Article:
socialSocial media is something we're all told we need to market our goods and services, but few small businesses really get around to tapping its potential. It's understandable why so few businesses take the leap. Understanding the nuances of Facebook, Twitter, Linked­In, Yelp and other platforms entails a steep learning curve, and besides, there are only so many waking hours in the day to get it done.

So what's a small-business person to do?

Richard Adair, founder of Velos Marketing (, a Hono­lulu-based social media consultancy, helped me to cut through the clutter and offered some solid tips on where to begin.

Richard starts with a definition of social media: Think of it, he says, as the word of mouth of our Digital Age — as a bridge between your customers and your company. An effective social media campaign can strengthen the relationships of existing customers and leverage those relationships to increase branding, leads and sales.

Thus your mission, explains Richard, is to spread this digital word of mouth as much as you can.

The daily homework assignment of an entrepreneur is to take 20 to 30 minutes reviewing what your customers are saying about you online. Follow up by responding to them in whatever manner is appropriate. Customers with a complaint need to be assuaged with a discount or a free item, whereas others may just need an encouraging word or a tip.

The main idea, says Adair, is to add to the mix and stimulate the conversation. That might entail taking photos of your top-selling products (or customers), promoting discussions or just asking questions, such as, "What do you think of our new window display?"

The upshot is that time spent engaging with your audience will result in an uptick in interaction, appreciation, foot traffic and, ultimately, sales.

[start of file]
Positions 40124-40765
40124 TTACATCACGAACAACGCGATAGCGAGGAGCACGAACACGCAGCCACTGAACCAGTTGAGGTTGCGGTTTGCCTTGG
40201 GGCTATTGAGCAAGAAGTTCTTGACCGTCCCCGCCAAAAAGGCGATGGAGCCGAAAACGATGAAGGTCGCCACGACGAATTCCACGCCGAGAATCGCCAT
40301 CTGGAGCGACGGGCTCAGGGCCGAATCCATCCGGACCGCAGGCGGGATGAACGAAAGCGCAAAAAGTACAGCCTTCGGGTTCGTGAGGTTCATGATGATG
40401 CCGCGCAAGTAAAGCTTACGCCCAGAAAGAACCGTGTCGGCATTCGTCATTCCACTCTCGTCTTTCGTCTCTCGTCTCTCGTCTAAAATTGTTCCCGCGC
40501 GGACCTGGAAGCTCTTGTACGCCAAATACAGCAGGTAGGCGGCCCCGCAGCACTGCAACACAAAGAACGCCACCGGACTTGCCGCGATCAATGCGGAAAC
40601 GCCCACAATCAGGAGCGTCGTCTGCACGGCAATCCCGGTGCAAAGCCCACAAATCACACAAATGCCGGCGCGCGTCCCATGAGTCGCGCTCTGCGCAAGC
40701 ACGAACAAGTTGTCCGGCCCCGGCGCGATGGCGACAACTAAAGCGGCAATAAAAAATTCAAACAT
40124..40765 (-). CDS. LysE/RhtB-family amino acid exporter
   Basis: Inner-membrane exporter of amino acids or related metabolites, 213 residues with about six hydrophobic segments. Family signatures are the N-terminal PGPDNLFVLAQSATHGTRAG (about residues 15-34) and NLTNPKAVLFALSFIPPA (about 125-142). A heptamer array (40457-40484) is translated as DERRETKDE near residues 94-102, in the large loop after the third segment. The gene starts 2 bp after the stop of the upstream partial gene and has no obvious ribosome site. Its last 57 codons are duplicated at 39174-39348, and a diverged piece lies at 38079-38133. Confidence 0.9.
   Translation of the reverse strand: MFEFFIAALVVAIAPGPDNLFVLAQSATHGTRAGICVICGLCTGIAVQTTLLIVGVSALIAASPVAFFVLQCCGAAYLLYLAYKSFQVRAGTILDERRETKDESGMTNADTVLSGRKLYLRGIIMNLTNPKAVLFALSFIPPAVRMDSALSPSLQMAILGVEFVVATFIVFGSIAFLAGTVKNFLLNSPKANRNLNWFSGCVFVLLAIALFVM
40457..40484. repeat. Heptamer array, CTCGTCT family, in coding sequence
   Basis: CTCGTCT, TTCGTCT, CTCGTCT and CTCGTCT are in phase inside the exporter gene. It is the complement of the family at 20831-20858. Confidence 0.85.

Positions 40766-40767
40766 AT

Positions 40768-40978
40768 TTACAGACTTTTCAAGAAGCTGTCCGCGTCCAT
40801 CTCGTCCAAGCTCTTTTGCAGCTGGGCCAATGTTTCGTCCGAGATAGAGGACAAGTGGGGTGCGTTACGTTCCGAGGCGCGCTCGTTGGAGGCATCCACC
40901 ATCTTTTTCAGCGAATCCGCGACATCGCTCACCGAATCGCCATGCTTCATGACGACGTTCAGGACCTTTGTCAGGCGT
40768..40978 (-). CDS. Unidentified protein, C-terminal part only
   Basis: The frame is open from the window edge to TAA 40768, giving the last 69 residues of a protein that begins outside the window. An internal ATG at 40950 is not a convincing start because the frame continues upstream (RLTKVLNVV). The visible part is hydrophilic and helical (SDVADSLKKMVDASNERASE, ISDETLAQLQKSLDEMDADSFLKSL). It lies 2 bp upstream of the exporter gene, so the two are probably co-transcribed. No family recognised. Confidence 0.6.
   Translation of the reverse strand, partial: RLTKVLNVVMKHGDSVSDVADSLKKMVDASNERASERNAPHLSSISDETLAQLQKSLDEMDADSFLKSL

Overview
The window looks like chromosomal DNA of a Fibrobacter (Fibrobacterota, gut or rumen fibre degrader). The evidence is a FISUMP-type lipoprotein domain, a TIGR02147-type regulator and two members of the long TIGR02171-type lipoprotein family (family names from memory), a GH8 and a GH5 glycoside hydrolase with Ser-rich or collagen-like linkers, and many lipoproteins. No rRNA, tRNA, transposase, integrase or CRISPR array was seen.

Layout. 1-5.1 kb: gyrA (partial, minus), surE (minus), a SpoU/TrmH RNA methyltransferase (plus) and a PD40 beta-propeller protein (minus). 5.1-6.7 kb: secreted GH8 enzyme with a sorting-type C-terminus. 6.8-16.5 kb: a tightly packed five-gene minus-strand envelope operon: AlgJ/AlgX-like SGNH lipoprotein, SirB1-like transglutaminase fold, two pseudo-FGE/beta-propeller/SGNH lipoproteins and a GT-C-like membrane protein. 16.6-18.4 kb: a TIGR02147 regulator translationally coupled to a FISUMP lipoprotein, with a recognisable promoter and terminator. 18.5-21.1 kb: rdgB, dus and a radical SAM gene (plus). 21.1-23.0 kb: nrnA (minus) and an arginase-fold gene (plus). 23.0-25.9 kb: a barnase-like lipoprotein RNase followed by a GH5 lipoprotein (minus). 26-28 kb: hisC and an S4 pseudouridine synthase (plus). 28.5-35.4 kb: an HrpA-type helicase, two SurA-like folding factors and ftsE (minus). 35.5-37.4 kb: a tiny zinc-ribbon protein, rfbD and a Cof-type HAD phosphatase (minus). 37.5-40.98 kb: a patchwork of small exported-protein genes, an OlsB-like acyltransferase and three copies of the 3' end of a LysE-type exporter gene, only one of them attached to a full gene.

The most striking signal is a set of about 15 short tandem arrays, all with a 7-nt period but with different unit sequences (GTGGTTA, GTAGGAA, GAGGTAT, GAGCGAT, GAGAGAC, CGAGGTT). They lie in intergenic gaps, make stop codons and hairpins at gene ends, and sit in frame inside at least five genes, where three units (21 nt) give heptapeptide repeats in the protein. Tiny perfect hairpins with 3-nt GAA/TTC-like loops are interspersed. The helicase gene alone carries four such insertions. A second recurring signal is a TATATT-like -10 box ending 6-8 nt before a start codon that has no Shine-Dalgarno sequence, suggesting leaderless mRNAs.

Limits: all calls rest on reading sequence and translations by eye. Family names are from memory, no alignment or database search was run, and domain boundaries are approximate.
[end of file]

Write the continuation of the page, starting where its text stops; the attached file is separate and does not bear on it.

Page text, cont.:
So where do you begin investing your time?

For most types of businesses, he recommends Facebook. It's straightforward and powerful, and there are more users on it than any other service. In addition to sheer numbers of eyeballs, Facebook users spend more time on this platform than any other.

Why? That's where their friends hang out and interact.

Once you're set up, the most important rule to follow is don't spam.

Repeating the same posts, says Adair, is just asking to be "un-followed."

Rule No. 2 is to say something interesting or post a cool photo — even if it has nothing to do with what you're selling. If you want some ideas on how to do that, Adair suggests following a local company called, which he believes has really mastered Facebook. He estimates that 70 percent of Facebook posts are not related to the company at all, but rather are great "conversation starters," which include shots of delicious food, scenic Hawaii photos, pretty girls, recipes, etc.

If you need some help learning the ropes, you always can hire a consultant.

The price can range from $20 an hour to six figures. Adair's company charges fees as low as $25 per hour.

The main thing is to jump in, invest some time in learning and have fun with it. Getting your customers engaged in an app like Facebook can pay off handsomely. Keep in mind that a social media user can simply ignore an ad. But when a friend recommends a product or service based on good experiences, the result can make the cash register ring.

Mike Meyer, former Internet general manager at Oceanic Time Warner Cable, now manages IT for Honolulu Community College. Reach him at This e-mail address is being protected from spambots. You need JavaScript enabled to view it .

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